With the date, I am accepting it as dd-mm-yyyy, I read some where that MySQL easily handles date as yyyy-mm-dd
in other to verify that, months are accepted as 01 to 12 and days do not go beyond 31 how would this be done?

Perhaps I've misunderstood the question, and the two previous posters used regular expressions but I would normally test a date with something like the following:

function is_date($value) {
  // If the value of the field is empty, immediately return false.
  if (empty($value)) { return FALSE; }

  // Attach the exploded values to variables.
  list($day, $month, $year) = explode("/", $value);

  // Check those variables in the checkdate function. If it's valid, the function returns true.
  return checkdate($month, $day, $year);
}

This is a great method for the date. If you wanted to you could even return "$year - $month - $day"; if it is a valid date or FALSE if it isn't seeing as you already have the variables set.

As for the time, I would probably take the input as a string and use one of the regular expression checks above to see if it consists of 4 numbers, then typecast it to an integer and check if ($time_num >= 900 && $time_num <= 1700) { echo "time is valid"; }

Comments
good

Great Stuff!

Your postings have giving me much understanding of most issues.

start_time is a varchar data type, is it possible to perform an addition on this variable?

Supposing $start_time has a value 1100 because I am using 24 hour format can I add a value to it?

ie. $start_time = $start_time + 100;

In php, if you try to perform an operation on $start_time (assuming that it is a variable in the script containing a string) it will be used as an integer. It works fine if the string is something like "1234". $start_time will then be converted to an integer variable (because it is on the left of the "=").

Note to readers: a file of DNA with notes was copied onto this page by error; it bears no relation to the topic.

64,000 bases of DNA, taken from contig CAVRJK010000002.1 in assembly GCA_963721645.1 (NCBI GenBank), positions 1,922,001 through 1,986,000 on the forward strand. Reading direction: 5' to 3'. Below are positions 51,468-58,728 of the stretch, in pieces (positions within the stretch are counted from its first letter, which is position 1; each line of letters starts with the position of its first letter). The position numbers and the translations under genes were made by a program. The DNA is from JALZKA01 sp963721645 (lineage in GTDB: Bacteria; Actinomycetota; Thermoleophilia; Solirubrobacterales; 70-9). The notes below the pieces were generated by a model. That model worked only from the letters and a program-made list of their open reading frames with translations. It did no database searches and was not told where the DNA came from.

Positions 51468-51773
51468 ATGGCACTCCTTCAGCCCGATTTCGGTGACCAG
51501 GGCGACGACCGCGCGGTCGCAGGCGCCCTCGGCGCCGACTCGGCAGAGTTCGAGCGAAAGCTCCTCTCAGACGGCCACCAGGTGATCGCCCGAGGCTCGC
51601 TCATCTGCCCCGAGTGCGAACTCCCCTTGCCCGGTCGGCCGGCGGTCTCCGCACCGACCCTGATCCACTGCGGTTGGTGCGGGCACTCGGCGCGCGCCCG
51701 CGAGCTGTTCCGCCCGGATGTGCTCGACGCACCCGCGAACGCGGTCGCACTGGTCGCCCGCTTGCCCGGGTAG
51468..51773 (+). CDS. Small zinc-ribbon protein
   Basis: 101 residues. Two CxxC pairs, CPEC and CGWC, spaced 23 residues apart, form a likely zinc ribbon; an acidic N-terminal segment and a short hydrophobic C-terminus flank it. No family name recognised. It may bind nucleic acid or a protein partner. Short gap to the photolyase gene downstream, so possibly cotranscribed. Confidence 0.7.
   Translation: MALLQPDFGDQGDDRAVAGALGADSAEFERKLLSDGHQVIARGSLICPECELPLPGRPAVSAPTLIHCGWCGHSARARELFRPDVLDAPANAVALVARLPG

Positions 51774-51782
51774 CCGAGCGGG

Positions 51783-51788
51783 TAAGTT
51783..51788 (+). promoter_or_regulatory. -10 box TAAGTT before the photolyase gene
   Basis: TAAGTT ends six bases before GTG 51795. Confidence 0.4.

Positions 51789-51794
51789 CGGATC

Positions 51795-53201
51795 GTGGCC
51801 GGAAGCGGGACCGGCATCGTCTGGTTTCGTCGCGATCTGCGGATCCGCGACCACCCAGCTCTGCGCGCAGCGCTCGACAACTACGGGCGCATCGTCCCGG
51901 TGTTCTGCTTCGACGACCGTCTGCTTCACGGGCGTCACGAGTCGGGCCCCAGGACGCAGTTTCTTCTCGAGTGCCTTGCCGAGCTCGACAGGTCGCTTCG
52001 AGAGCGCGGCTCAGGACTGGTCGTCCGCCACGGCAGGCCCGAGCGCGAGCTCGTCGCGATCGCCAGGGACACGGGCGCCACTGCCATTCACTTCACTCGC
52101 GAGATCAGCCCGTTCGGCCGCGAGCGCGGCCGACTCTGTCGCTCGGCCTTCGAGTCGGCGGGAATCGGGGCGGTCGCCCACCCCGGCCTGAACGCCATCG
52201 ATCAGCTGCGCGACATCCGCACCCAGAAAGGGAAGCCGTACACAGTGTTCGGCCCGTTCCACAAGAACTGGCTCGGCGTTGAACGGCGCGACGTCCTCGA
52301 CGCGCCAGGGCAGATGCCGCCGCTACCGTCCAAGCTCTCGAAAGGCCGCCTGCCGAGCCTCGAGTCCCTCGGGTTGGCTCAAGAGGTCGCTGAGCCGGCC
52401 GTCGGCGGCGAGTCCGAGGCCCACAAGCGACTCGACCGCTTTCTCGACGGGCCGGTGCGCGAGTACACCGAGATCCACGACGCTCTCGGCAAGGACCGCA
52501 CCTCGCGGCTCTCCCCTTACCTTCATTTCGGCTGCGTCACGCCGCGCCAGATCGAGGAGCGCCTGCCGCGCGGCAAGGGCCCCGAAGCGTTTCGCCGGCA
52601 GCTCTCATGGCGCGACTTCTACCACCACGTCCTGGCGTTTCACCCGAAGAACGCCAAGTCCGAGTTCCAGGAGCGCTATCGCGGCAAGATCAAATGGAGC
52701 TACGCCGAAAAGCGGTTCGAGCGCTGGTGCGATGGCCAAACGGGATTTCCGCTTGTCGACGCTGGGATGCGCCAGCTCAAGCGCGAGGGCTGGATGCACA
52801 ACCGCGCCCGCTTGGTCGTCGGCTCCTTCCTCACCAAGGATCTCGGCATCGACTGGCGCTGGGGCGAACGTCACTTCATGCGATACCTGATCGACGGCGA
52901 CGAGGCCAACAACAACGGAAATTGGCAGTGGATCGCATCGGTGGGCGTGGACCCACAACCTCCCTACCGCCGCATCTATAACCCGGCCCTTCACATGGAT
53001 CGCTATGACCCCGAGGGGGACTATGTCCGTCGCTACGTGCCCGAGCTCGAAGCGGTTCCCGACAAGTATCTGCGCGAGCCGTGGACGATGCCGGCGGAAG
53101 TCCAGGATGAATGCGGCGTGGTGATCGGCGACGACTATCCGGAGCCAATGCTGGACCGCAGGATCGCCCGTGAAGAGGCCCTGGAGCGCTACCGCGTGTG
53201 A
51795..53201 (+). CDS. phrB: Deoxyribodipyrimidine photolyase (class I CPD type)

If there is a column in a mysql table that is named "start_time" and is a varchar datatype and you do something like $start_time = $row['start_time'] (where $row contains a row of a result from a query) then $start_time will be a string.

If you are writing a query to submit data to the mysql database and you can do something like

$query = "INSERT INTO table (`start_time`, `finish_time`) VALUES ( " . $start_time . ", " . $finish_time . ")";
//or
$query = "INSERT INTO table (`start_time`, `finish_time`) VALUES ( '" . $start_time . "', '" . $finish_time . "')";

With the single quotes ('), the mysql treats whatever is in them as a string no matter what. When you do $string = "$int"; or $string = "number is " . $int; , $int is used as a string. So when you are creating the query it doesn't matter what type $start_time is. Without the single quotes I think SQL will assume it's whatever type it needs to be. (mysql converts it to the right data type anyway so there's usually no problem). Just be careful doing "... WHERE culumn_name=$string" instead of "... WHERE culumn_name='$string'" because other wise only the first word of $string will be used.

This changing types is called "typecasting" if you want to research it more or anything like that.